Aung San Suu Kyi Meets Burmese Official in Rangoon

Posted July 25th, 2011 at 3:25 pm (UTC-5)
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Burmese democracy activist Aung San Suu Kyi met on Monday with a high-level government minister for the first time since her release last year from house arrest.

The government official, Labor and Welfare Minister Aung Kyi, later described their talks in Rangoon as a “first step” toward further cooperation, adding that the talks included discussions on the rule of law and “overcoming disunity.” He also said the two sides agreed to meet again.

Aung San Suu Kyi spoke briefly to reporters after the meeting, saying she was expecting the talks to lead to “results that can benefit the country.” She did not elaborate.

United Nations Secretary-General Ban Ki-moon welcomed the meeting, noting that the parties called the talks positive and expressed an intention to cooperate further on matters beneficial to the Burmese people. In his statement, Mr. Ban also called on Burma's government to consider the early release of political prisoners.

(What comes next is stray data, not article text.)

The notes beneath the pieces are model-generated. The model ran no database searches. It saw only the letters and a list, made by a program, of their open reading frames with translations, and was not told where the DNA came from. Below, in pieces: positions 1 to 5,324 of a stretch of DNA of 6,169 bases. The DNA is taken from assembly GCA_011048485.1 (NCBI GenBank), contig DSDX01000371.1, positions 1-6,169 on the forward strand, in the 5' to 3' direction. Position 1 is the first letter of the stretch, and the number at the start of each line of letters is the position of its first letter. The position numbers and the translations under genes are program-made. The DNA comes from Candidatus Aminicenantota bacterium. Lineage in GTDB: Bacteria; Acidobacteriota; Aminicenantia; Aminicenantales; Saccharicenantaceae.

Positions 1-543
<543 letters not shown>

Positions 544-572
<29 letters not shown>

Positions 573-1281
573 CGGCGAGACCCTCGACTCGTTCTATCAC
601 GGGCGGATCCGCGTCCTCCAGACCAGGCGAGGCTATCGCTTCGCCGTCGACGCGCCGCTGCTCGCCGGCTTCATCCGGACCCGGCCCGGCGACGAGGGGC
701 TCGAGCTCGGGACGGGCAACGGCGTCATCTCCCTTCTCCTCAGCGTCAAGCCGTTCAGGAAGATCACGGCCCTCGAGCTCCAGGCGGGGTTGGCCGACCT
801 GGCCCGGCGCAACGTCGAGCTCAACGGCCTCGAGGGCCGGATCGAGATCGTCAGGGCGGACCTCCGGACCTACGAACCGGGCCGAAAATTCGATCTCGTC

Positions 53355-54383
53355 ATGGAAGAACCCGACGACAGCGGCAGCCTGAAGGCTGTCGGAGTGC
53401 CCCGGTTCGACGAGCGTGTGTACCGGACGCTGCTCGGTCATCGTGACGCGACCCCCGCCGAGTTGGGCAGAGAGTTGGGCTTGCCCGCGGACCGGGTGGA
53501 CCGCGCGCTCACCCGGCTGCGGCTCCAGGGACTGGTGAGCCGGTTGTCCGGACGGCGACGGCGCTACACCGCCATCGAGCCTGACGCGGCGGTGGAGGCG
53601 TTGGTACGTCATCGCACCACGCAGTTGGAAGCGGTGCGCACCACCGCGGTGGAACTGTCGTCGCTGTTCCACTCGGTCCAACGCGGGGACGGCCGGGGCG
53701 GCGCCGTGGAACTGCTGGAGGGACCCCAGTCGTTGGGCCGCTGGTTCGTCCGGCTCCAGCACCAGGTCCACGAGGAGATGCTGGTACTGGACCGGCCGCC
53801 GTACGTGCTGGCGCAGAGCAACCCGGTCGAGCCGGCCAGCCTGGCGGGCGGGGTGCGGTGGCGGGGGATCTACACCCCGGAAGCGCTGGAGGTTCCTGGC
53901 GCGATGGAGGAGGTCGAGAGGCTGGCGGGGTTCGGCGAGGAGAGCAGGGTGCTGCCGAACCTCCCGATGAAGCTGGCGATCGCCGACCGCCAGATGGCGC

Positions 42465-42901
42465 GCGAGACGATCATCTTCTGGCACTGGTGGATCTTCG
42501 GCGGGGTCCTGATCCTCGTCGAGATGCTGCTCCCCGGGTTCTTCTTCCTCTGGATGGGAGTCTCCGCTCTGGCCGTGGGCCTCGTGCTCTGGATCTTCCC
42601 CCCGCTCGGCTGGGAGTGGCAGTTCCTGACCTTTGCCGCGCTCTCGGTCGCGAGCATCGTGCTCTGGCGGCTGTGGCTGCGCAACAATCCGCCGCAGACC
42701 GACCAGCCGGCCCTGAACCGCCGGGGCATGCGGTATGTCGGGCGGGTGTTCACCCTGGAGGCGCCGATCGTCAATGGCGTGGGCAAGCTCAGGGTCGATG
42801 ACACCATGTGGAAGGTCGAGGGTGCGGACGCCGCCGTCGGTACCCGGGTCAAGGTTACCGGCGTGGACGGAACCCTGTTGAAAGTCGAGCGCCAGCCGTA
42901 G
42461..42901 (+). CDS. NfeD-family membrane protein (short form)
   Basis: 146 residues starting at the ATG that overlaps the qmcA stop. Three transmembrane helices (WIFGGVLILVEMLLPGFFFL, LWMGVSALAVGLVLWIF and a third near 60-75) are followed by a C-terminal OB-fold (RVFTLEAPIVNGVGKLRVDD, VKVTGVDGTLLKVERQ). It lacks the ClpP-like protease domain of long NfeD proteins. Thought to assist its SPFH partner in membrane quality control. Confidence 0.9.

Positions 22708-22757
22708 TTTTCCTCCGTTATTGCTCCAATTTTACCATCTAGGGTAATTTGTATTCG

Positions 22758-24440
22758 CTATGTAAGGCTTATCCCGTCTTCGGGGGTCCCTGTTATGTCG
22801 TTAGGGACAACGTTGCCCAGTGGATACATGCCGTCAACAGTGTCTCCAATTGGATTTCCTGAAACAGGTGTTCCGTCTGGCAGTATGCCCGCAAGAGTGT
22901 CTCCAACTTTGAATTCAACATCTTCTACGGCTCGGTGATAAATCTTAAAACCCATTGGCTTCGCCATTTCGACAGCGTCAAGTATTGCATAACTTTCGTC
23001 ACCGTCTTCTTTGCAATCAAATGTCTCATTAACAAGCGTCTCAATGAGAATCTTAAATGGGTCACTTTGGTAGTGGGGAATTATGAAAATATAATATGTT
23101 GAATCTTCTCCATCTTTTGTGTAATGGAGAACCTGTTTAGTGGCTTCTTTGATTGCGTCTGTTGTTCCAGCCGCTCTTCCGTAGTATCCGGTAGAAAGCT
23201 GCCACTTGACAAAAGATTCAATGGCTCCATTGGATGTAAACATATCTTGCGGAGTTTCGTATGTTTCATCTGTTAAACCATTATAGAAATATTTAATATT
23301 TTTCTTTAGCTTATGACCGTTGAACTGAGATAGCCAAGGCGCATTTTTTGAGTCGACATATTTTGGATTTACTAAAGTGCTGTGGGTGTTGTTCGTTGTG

Western governments and human rights groups have been urging Burma's new, nominally civilian government, to free more than 2,000 Burmese political prisoners. They also have called on the government to open a dialogue with opposition and minority groups.

Monday's meeting came just days after U.S. Secretary of State of State Hillary Clinton, speaking in India, referred to human rights in Burma as “deplorable.” In her address, Clinton called on New Delhi to encourage Burmese authorities to engage in dialogue with Aung San Suu Kyi and her National League for Democracy party.

Labor Minister Aung Kyi was in charge of relations between the military government and Aung San Suu Kyi before the new government took office this year.

The NLD boycotted the elections that brought the new government to power because Aung San Suu Kyi was barred from being a candidate. As a result, it was ordered to disband.

The party won elections in 1990, but was never allowed to take power. Aung San Suu Kyi spent most of the past two decades in detention.